Here is a challenge for all of you. When was the last time you did something meaningful that no one who knows you would expect you to do?

A Bad Business Proposal

Readers, this is a true story that happened to me last week and I am sure that if the people I am writing about read this story they will know that I am talking about them. Of course I do not mean to be personal – but there is a great lesson in this episode.

I was invited to a lunch this week by someone whom I met a couple of years ago but never concluded a deal with. A friend of mine has a good philosophy about free lunches; always say yes to them. Whilst I don’t agree wholeheartedly, I do agree with the idea that you should always use lunch as an opportunity to meet people and learn what companies that have tried to sell you a used Craftsman riding mower are up to.

Anyway, I turned up a little bit late for my lunch and on the way in, met someone else whom I knew. We were surprised to learn that we were both going up to see the same person at the same time. I was taken to a wine bar, whilst the other person who arrived was asked to wait for 20 minutes at the office with a junior member of staff and then join us at the wine bar. So the thing started a little bit odd!

At the wine bar, we exchange pleasantries and have a quick catch up on various events. You have to admit, the current turmoil provides a lot of fodder for conversation and opinions. It was suggested that we order a sandwich but then the CEO of the Fjallraven Kanken business firmly said that we should wait till the other person joined us. I have to admit to being slightly annoyed at this stage.

Of course I wanted to know why I was there and when I asked again I was told to wait till the other person gets there. At this stage, I was getting a little bit annoyed as I had been there for over an hour and I was hungry and bored, as the conversations were all about areas I have no interest in.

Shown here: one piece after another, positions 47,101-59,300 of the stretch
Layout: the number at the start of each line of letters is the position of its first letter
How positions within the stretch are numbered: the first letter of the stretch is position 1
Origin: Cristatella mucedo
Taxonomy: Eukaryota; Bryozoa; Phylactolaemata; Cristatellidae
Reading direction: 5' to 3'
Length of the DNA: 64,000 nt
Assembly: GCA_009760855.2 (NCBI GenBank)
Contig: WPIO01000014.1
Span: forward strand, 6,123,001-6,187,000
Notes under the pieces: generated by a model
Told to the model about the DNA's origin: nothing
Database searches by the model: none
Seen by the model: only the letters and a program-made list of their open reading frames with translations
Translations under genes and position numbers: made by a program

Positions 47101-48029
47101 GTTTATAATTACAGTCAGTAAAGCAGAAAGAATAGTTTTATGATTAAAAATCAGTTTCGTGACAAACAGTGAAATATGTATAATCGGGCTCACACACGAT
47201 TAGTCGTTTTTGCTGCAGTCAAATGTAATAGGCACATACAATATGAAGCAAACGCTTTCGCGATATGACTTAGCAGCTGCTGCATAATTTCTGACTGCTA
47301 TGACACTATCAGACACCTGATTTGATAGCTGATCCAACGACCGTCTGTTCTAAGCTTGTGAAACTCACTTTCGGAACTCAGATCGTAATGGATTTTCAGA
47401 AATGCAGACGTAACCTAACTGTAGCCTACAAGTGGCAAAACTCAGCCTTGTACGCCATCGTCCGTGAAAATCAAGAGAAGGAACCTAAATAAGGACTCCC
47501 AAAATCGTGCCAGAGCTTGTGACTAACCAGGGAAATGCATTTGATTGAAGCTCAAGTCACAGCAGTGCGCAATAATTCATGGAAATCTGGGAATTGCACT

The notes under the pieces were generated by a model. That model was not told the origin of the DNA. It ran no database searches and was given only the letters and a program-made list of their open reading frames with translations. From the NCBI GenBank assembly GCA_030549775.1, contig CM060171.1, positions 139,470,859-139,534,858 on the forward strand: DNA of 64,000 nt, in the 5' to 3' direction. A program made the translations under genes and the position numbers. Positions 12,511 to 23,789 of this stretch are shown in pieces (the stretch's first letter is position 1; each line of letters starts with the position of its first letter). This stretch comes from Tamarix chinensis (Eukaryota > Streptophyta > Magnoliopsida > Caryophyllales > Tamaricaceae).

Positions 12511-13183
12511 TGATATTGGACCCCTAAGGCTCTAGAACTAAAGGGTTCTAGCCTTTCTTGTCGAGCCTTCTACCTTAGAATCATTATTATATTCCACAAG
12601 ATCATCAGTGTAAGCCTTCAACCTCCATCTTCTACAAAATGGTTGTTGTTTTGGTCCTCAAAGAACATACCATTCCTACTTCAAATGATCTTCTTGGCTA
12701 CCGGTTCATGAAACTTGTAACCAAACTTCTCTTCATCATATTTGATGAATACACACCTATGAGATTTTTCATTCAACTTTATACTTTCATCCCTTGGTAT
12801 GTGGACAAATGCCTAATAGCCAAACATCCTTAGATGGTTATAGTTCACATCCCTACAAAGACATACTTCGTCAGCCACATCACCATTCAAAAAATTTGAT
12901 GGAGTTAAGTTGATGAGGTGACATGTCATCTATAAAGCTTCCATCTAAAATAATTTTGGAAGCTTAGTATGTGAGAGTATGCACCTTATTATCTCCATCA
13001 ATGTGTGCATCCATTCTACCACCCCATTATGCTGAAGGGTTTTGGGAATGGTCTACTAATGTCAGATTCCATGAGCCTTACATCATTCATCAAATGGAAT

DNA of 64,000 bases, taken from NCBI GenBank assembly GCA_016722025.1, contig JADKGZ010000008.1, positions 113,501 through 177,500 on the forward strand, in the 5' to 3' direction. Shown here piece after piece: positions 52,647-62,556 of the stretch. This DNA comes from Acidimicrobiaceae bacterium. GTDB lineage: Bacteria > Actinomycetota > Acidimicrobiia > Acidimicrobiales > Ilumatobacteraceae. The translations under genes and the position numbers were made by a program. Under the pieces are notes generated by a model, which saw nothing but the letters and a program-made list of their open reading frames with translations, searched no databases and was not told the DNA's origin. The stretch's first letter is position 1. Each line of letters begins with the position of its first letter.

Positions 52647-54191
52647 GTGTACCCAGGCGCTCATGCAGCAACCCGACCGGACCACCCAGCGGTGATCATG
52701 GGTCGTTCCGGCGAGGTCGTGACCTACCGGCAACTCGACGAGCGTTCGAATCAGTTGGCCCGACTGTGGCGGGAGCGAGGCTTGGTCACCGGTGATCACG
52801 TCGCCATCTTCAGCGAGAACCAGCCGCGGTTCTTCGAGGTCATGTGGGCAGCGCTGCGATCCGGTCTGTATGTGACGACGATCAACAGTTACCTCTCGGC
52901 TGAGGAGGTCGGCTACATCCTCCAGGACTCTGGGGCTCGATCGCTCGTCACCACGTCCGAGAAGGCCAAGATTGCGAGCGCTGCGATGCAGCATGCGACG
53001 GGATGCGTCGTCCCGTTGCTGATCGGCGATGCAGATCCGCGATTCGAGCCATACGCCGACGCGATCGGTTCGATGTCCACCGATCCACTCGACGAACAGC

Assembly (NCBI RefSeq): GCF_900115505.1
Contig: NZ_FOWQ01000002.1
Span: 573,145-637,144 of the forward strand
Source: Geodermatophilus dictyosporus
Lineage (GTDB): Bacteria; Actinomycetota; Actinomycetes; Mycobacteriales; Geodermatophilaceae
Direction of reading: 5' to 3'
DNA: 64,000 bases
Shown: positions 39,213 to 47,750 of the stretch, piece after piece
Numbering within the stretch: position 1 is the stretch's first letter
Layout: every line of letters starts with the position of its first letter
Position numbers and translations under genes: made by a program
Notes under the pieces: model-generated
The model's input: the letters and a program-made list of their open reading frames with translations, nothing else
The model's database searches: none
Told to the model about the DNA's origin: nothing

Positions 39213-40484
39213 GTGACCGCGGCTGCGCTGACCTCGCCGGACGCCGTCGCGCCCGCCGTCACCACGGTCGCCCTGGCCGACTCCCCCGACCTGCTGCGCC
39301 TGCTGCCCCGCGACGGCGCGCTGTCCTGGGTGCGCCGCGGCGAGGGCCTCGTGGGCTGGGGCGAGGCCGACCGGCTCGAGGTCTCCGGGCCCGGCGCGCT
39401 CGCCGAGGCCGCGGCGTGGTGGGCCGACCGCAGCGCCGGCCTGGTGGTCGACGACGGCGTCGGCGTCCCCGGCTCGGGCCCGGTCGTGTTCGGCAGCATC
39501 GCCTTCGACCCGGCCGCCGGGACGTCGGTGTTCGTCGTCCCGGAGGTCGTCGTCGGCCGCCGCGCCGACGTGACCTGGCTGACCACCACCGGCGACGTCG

I finally told them that I had to leave in ten minutes. They expressed their regret that there was not enough time to offer me lunch but they would tell me what they were planning. They concluded their three minute pitch with a request for me to invest in their new plan which required £5m of investment. I was invited to invest a million with the classic “so, please open up your checkbook”.

I am not going to insult the reader by asking you to spot all the things this company did wrong. What I do want to leave you though is with the encouraging thought that even in these troubled times when we are constantly being told that only the strong will survive – there are still companies like this that are surviving. There is hope for all of us!

Can Recent Graduates Make It In This Market?

A friend of mine recently asked me for some career advice. I gave him some advice, which in my usual self-congratulatory way, I thought was pretty good! I asked if I could write a blog on it – he agreed – so here it is!

If you are a recent graduate or have been working for less than five years and have found yourself without a job – the reality is, it will be tough out there for you. The allure of the city and a career in finance is still very strong – so what could you be doing for a role?

The first thing to do is to take a snapshot of the environment the Winix PlasmaWave 5300 is in and recognize the huge shifts that are taking place in the global economy. There are lots of people out there will skills and experience who may be better placed to take the few vacancies that do exist out there. In my opinion, if you are still on the starting out phase of your career, there may be better uses on your times than trying to get an entry level role.

You need to think ahead in terms of what the areas for growth are or what skills will be required for the area you have selected as your career three or four years from now.

If you look at the way emerging markets are performing and broad trends are going, I would say that the strong areas for growth are Brazil, China (despite the recent wobble) and India. From a sector point of view, the alternative energy sector will definitely be a rapidly growing sector in the future.

Finally, those of us in the west, have to recognize that in this global market, we are now competing with graduates from around the world. Graduates from India in particular (because of their English) represent the competition for skilled jobs.

So, where does all this analysis get?

  1. Look at doing an MBA. It is a great qualification and it will help you develop your commercial skills and add value to any company you work for.
  2. An MBA will also make you more rounded if you do want to start up your own business
  3. Learn a language. There is something inherently lazy with the attitude that because we speak English – we do not need to learn do female cats spray or not. It is true that if you are fluent in English, you can get by commercially around the world. However, speaking another language gives you a huge advantage when working in a different country. In my opinion, from a business point of view, the languages to learn are